Currently, things are at a standstill with regard to the current state of the gold resources in Haiti and mining efforts.  The contracts with the mining companies were said to have been ceased, which I hope is true in the real world sense.  My hope is that the right course of action is taken going forward, one that places the people and the country first.

Then came September 2013.  Where Haitian descendants in the Dominican Republic had their citizenship revoked, a decision that continues to be upheld by the government.  To be stripped of your ability to call home home.  This is the fight and current issue of the day, and I follow with a feeling of anger, sadness, and exhaustion.  When will it get better for Haitians?

When will Haitians be relieved of their constant stream of tribulations?  Haitians on the island experience so much pain that it almost reads like the early stages of receiving a blessing in disguise.  My only question is, where’s the bottom?

As an American of Haitian descent, I understand that I may not be the best voice of the frustration of the people.  My family is well adjusted here.  Mother works in medicine.  My father’s an engineer.  My sisters and I are all educated.  This goes for most of my family in the states, and even for some that still live in Haiti.  My frustration in tone speaks to my wanting to see better for my family.  All of my family.  Growing up, I didn’t have it easy.  Part of that was because of my being of  Haitian descent.  There is so much to be proud of in the people who fought to be free, and actually broke free.  The problem is that since the country’s seen its freedom, there’s been nothing but trouble.  Corruption, poverty, violence, collusion, and all sorts of things that present the country as God-forsaken.

I don’t believe that the country is done though.  There is a valuable resource on the land that can never be forgotten…  The people.  Through the quakes, diseases, displacements, corruption, crime, pain, and turmoil, the people demonstrate resolve to persevere and make it.  I cried when I saw the people in the streets singing after the earthquake four years ago, not because of how sad it was (it was extremely sad), but because of their finding collective strength through their voices in unison.  The sound and sight were bittersweet, and touched me very deeply.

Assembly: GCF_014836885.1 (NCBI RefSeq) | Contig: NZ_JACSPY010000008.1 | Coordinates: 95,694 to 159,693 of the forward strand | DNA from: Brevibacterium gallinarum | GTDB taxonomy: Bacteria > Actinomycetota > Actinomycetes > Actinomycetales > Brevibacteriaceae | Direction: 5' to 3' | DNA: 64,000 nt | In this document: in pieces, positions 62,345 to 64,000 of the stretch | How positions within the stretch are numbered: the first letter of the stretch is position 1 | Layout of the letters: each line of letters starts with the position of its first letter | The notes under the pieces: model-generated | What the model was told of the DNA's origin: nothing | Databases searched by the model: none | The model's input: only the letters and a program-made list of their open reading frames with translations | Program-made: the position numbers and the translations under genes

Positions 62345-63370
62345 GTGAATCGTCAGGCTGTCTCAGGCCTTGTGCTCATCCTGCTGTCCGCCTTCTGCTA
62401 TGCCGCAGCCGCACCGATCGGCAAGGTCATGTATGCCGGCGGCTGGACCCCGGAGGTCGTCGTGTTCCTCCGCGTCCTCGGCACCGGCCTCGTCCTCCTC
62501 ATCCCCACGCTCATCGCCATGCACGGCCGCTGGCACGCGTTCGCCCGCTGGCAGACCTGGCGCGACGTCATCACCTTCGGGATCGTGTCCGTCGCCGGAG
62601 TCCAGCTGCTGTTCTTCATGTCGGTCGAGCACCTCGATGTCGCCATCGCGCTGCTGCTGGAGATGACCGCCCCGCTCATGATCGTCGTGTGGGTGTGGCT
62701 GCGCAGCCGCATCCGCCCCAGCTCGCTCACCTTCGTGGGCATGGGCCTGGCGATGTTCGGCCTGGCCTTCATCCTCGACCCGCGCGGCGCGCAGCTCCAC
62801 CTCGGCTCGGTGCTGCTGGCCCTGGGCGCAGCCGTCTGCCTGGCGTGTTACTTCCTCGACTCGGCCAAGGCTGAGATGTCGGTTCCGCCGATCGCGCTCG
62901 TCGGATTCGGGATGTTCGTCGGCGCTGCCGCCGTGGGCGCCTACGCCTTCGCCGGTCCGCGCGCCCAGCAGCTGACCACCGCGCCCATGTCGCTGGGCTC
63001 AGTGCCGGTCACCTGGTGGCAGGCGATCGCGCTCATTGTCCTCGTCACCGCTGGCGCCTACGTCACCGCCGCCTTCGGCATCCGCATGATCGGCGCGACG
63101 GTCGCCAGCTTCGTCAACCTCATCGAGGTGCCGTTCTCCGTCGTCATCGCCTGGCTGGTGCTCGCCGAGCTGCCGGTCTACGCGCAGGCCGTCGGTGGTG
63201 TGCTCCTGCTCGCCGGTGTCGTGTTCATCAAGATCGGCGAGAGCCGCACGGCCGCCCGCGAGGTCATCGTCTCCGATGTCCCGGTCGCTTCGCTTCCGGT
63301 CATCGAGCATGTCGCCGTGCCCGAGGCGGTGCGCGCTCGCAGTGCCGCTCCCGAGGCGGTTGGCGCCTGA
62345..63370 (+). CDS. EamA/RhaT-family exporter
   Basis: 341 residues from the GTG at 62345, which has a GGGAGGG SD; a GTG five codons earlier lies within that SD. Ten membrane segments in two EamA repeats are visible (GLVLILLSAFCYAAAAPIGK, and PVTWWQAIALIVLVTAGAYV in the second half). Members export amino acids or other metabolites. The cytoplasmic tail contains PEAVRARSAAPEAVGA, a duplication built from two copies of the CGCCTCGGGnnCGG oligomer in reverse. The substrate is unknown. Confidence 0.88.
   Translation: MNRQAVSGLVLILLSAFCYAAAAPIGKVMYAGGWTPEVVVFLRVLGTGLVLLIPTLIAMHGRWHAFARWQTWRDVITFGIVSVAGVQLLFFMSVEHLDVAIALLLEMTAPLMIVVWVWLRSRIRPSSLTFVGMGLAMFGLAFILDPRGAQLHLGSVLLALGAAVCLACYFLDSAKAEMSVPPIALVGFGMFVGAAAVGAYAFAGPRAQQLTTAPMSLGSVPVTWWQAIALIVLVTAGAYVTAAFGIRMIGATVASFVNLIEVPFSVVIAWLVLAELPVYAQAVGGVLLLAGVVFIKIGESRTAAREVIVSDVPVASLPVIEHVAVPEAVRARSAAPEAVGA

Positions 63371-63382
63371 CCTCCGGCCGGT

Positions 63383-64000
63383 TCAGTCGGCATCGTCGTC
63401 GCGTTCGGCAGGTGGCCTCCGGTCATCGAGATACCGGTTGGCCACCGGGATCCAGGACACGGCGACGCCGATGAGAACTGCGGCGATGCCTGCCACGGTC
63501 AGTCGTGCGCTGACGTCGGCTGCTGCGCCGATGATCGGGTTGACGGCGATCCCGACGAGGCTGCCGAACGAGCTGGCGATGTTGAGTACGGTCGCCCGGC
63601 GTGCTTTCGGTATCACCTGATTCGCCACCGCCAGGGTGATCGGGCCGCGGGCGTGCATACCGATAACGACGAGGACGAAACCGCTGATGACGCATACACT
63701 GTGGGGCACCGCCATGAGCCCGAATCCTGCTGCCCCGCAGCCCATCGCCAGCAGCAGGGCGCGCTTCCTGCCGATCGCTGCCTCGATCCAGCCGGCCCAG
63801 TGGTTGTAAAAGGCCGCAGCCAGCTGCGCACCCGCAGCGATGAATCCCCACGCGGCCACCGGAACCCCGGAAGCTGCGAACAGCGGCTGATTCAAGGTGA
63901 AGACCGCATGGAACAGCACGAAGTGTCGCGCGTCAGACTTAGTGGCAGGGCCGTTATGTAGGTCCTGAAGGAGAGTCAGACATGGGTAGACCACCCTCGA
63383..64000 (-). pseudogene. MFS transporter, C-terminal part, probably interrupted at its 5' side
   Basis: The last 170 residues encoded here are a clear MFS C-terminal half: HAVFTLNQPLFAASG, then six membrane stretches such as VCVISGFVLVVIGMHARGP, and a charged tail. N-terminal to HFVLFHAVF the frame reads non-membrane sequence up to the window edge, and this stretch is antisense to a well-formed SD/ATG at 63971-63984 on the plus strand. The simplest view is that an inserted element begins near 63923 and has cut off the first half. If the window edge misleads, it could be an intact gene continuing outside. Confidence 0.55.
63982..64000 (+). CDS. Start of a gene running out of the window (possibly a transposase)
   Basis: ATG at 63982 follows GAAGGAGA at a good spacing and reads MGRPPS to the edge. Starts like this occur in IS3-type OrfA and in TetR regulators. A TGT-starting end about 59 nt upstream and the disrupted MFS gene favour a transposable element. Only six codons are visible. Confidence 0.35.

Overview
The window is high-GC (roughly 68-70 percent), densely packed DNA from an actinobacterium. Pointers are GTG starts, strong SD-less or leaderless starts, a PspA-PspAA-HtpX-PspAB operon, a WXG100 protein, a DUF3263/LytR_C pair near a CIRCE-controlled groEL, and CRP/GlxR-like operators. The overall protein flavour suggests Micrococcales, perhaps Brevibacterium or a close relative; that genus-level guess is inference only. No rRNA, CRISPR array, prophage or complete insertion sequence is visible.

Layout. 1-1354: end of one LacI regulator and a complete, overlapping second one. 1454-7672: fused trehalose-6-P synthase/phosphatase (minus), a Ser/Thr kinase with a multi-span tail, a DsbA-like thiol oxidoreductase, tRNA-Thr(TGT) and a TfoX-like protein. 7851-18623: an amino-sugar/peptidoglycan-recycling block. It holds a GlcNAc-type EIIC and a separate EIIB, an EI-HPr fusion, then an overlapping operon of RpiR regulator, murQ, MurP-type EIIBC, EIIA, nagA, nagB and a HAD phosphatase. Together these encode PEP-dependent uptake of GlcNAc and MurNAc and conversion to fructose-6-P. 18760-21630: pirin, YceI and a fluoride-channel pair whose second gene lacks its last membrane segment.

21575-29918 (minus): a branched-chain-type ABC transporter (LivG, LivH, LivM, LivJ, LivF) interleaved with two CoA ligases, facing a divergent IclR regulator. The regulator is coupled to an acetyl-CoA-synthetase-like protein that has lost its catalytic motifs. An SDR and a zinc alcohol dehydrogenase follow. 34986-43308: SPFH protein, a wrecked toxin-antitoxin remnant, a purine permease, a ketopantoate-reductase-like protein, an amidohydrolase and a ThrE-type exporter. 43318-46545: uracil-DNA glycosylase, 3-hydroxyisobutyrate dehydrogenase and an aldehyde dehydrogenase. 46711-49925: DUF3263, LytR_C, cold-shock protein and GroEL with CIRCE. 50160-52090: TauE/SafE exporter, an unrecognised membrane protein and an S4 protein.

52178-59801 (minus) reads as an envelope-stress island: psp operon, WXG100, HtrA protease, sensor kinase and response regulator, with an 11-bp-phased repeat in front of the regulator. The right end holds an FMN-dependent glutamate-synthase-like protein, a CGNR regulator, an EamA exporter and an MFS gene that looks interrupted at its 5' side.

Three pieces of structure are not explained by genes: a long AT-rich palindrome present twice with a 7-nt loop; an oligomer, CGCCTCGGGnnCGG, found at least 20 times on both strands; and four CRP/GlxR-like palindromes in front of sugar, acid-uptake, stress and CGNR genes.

I have family in NJ that frequently go back on their own to help the sick and displaced, who’ve helped to ensure medical care to people in need, connecting with parts of the country where needs are ignored.  I feel that in addition to the people of Haiti, who prove invaluable to the country’s being what it is, the generations of Haitians born outside of the country can be part of the next step for the country’s story for progress.  The fight is in linking with other outside supports and bringing attention, resources, and energy back to the land in order to change things for the better.  Through connection with other Haitians in the United States, a network of educated and self aware individuals can build a supportive presence for the country’s people that will help in fighting the problems that continue to make progress in the country the steep uphill climb that it currently is.  I say that as Haitian Americans look at the problems there together, we need to connect and collectively reach to make the solutions more realistic and long lasting.  Take my hand, and I’ll take the next one’s.

 

Ani Difranco: A Bold Step Back

Ani Difranco’s cancellation of the retreat to be held at Nottoway Plantation raised some questions in my head.  Not the obvious questions, which have already gone through the waves of Internet sites and flooded twitter, questions like “what was she thinking?” or “how did she allow this to get that far?”  In my thinking about the situation and being a creative person myself I asked, “what if she did have the retreat there?”